From the series, "The Location of Justice: Systems", Urban Omnibus

In the past — or in schools with higher proportions of white students — a student acting out might garner an intervention by their principal, or a concerned teacher’s phone call to parents. But today, throughout the US, discipline in many schools has become a matter of law enforcement, rather than education. In New York, the majority of school guards — 5,000 School Safety Agents patrolling 2,300 public and private schools — are civilians employed by the School Safety Division of the NYPD; though unarmed, they can issue summonses and arrest and handcuff students. There are also roughly 200 armed, uniformed NYPD officers who are permanently stationed in schools and report to local precincts. But even in schools without permanently assigned cops, police officers working for local precincts may be summoned into the school at any point. For them, the school building is just another part of the beat.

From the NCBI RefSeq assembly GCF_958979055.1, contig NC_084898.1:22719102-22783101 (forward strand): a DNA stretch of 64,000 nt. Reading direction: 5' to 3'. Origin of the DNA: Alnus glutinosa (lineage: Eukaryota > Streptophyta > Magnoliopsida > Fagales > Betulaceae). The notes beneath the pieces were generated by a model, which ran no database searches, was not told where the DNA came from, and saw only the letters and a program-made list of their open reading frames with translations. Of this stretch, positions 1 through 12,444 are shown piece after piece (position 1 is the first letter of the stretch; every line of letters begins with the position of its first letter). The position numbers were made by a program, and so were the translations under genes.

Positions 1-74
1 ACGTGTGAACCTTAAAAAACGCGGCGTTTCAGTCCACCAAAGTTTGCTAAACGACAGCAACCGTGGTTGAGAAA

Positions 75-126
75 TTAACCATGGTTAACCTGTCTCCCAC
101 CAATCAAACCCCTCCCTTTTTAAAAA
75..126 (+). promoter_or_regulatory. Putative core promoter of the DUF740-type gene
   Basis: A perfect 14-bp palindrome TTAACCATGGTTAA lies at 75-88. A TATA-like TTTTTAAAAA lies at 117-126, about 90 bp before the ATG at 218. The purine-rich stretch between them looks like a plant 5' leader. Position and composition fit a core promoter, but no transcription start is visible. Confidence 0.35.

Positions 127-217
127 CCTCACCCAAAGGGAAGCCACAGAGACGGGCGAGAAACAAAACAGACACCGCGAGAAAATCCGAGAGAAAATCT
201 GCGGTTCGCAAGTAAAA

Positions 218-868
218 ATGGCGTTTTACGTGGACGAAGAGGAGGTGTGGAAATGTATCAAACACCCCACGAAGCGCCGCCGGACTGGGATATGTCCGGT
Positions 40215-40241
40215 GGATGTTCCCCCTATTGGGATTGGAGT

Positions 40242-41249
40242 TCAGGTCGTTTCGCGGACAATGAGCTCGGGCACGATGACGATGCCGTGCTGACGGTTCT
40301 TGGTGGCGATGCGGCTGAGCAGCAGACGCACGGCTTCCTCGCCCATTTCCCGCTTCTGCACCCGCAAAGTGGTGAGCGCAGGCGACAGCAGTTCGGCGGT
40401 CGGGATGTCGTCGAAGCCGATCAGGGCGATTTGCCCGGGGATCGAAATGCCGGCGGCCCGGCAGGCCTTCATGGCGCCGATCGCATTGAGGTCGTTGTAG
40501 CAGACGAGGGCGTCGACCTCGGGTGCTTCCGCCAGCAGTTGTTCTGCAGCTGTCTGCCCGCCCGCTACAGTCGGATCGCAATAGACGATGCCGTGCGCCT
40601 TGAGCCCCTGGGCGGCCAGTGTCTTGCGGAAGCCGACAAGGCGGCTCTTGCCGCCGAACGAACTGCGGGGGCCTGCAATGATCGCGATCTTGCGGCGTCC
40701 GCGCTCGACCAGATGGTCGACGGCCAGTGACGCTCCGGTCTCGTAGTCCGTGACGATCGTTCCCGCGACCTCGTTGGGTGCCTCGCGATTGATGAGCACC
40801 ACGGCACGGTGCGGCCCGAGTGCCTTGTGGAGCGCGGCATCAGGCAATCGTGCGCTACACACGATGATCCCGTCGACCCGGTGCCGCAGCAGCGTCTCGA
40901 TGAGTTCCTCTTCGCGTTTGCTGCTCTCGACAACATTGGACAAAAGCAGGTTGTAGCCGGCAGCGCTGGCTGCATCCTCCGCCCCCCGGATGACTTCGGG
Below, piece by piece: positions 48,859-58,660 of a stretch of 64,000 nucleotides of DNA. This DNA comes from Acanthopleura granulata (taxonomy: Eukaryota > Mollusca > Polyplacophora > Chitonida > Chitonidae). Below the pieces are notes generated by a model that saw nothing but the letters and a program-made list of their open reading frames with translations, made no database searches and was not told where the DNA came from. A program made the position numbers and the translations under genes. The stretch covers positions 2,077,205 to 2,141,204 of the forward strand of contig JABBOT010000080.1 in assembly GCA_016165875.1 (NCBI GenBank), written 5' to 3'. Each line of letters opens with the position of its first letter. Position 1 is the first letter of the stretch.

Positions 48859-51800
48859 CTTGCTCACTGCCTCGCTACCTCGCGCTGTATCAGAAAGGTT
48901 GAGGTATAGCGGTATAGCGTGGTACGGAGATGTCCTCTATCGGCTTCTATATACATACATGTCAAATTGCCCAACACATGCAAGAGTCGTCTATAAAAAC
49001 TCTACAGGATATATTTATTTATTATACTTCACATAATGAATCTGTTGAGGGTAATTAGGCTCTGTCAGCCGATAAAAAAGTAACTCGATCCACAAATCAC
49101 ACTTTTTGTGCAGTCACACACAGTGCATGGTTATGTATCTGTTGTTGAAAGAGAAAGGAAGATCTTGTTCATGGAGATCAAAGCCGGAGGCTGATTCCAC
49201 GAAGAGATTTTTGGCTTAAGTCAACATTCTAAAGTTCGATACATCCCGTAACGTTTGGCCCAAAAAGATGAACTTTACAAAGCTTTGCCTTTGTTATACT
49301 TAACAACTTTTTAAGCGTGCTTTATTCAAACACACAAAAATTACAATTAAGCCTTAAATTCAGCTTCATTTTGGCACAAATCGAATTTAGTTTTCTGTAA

In the 1990s, national anxiety about drugs and shootings in (mostly suburban) schools combined with cities’ growing emphasis on “order maintenance” policing to create a “zero tolerance” standard for school discipline. Federal funding hung in the balance, so states including New York agreed to adopt the standard, under which small infractions could bring law enforcement into schools. The NYPD absorbed the School Safety Division,